One evening, perhaps a decade ago, I was walking along Canal Street in Manhattan’s Chinatown when a fishmonger, rushing out of his shop carrying a tank full of eels, slipped. Before he could let out a curse, there were eels and elvers everywhere: dark and gleaming, slithering over pedestrians’ feet, wriggling off onto the asphalt, escaping through the storm drains, animating every crack in the concrete. For a minute, maybe two, the tight weave of reality tore open and boiled about our ankles.
Julio Cortázar would have been delighted. In the forty years he spent writing novels, short stories and works not so easily categorized, Cortázar reveled in the unexpected lurking within the everyday: not beneath its surface but spread right there on the skin of things. Again and again, he turned Alfred Jarry’s pataphysical principle—that each event in the universe be accepted as exceptional—into a literary mandate. A wristwatch could be “a tiny flowering hell, a wreath of roses, a dungeon of air” and still tell time. A short story could take the shape of an instruction manual for the most routine of tasks (crying, singing, winding said dungeon, killing ants in Rome), or a compendium of tales about fantastical but oddly familiar species. A novel didn’t have to progress from the first page to the last, hung on a rigid skeleton of plot: it could proceed in oblong leaps and great steps backward, like a game, say, of hopscotch. “Literature is a form of play,” said Cortázar. But playing, as he knew and as every child knows, can be the most serious thing in the world. So Cortázar was thorough: no expectation was so fundamental that it could not be toyed and tinkered with. All the built-in cabinetry of prose fiction—setting, character, point of view—could be rendered fluid. Eels could squirm through everything.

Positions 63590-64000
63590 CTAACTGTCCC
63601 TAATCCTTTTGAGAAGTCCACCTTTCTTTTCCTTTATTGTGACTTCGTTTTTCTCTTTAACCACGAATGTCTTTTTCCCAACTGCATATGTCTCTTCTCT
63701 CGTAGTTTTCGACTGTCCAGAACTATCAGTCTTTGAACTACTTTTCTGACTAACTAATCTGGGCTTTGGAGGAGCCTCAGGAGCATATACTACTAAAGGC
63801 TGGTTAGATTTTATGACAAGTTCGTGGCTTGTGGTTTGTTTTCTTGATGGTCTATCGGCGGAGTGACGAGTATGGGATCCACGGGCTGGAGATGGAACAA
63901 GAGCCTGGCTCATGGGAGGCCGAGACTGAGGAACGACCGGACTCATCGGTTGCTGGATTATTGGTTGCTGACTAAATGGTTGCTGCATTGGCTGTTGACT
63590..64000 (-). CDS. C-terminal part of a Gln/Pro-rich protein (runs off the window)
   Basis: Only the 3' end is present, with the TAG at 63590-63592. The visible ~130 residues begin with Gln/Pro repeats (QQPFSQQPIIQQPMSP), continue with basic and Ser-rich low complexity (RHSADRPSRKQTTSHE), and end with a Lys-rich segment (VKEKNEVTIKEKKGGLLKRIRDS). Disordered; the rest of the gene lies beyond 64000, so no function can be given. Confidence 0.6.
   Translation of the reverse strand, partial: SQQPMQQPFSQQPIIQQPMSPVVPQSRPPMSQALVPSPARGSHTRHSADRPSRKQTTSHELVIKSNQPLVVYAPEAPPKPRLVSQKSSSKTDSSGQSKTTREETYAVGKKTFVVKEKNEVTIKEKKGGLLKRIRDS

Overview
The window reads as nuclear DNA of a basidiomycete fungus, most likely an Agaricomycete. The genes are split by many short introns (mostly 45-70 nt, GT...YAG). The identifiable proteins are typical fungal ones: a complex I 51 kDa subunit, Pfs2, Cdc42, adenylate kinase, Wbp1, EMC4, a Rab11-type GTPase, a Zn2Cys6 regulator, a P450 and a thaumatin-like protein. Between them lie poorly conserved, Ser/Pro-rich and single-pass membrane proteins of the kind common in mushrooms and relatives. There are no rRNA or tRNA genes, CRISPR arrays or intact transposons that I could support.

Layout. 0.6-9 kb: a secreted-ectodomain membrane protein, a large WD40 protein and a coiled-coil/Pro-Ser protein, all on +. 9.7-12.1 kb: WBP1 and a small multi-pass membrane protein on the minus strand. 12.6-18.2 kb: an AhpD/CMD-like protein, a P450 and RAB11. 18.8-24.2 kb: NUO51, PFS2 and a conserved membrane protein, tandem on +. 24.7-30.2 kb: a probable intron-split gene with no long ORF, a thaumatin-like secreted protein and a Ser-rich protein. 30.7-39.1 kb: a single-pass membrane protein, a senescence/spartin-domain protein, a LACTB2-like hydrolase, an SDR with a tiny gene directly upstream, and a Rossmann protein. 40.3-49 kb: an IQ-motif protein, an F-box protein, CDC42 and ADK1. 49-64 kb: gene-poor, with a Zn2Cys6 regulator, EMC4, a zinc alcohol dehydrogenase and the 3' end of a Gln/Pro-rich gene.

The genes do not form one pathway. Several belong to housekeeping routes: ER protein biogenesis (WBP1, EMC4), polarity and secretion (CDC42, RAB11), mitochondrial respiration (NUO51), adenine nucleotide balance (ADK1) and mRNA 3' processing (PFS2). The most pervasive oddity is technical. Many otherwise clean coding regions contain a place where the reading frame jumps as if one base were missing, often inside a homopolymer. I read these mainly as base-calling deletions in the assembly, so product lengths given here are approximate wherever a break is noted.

As might be expected, he made little attempt to resolve the contradictions that marked his life and work. Cortázar was a Latin American in Paris—and more of one there, he insisted, than he would have been had he continued living in Buenos Aires, which he had left in 1951 at age 37. He was a socialist with no patience for the stiff pieties of a “literature for the masses,” a devotee of the European avant-garde who remained faithful to Fidel Castro long after Cuba’s revolution had ceased to be fashionable. It is perhaps because he so stubbornly resists categorization, as much as for the ludic complexity of his work, that Cortázar is in these parts more admired than he is read. The Anglophone literary imagination (or perhaps just its material substrate: the market) appears to have room for only one Latin American giant per generation—Borges, García Márquez, the freshly beatified San Bolaño. Cortázar was too weird, too difficult, too joyously slippery to make the cut.
He is still some distance from obscurity, but the translations of Cortázar’s last novel, the madcap political anti-thriller A Manual for Manuel, and his final collection of stories, We Love Glenda So Much, have been allowed to fall out of print, as has the collage-like essay, story and ephemera collection Around the Day in Eighty Worlds. Three other titles—including the transcendent, choose-your-own-superlative Historias de cronopios y de famas—had met the same fate until New Directions rescued them at the turn of the millennium. A great deal, though, remains unavailable in English, a misfortune that the translator Anne McLean and the good people at Archipelago Books have been doing their part to correct.